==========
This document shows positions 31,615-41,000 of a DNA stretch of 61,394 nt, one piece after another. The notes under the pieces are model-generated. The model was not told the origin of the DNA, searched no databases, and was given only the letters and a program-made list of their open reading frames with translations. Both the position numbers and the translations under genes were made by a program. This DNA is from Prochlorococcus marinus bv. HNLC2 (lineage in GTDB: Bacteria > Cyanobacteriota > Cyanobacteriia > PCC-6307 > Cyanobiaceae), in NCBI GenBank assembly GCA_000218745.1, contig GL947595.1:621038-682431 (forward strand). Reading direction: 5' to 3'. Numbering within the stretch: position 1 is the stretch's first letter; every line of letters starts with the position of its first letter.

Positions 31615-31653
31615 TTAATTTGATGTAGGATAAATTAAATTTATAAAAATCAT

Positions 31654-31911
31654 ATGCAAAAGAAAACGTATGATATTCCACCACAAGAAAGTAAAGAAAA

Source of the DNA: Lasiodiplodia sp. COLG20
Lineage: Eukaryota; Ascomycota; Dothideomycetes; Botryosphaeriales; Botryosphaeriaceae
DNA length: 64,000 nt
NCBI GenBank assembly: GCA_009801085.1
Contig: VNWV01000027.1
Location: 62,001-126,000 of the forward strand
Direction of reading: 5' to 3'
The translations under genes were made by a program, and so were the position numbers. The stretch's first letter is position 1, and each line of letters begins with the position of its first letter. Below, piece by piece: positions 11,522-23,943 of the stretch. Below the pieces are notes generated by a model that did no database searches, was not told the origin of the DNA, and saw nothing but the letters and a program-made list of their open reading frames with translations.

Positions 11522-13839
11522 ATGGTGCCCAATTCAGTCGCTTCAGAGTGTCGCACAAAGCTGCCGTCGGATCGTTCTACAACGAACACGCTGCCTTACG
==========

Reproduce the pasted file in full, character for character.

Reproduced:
This document shows positions 31,615-41,000 of a DNA stretch of 61,394 nt, one piece after another. The notes under the pieces are model-generated. The model was not told the origin of the DNA, searched no databases, and was given only the letters and a program-made list of their open reading frames with translations. Both the position numbers and the translations under genes were made by a program. This DNA is from Prochlorococcus marinus bv. HNLC2 (lineage in GTDB: Bacteria > Cyanobacteriota > Cyanobacteriia > PCC-6307 > Cyanobiaceae), in NCBI GenBank assembly GCA_000218745.1, contig GL947595.1:621038-682431 (forward strand). Reading direction: 5' to 3'. Numbering within the stretch: position 1 is the stretch's first letter; every line of letters starts with the position of its first letter.

Positions 31615-31653
31615 TTAATTTGATGTAGGATAAATTAAATTTATAAAAATCAT

Positions 31654-31911
31654 ATGCAAAAGAAAACGTATGATATTCCACCACAAGAAAGTAAAGAAAA

Source of the DNA: Lasiodiplodia sp. COLG20
Lineage: Eukaryota; Ascomycota; Dothideomycetes; Botryosphaeriales; Botryosphaeriaceae
DNA length: 64,000 nt
NCBI GenBank assembly: GCA_009801085.1
Contig: VNWV01000027.1
Location: 62,001-126,000 of the forward strand
Direction of reading: 5' to 3'
The translations under genes were made by a program, and so were the position numbers. The stretch's first letter is position 1, and each line of letters begins with the position of its first letter. Below, piece by piece: positions 11,522-23,943 of the stretch. Below the pieces are notes generated by a model that did no database searches, was not told the origin of the DNA, and saw nothing but the letters and a program-made list of their open reading frames with translations.

Positions 11522-13839
11522 ATGGTGCCCAATTCAGTCGCTTCAGAGTGTCGCACAAAGCTGCCGTCGGATCGTTCTACAACGAACACGCTGCCTTACG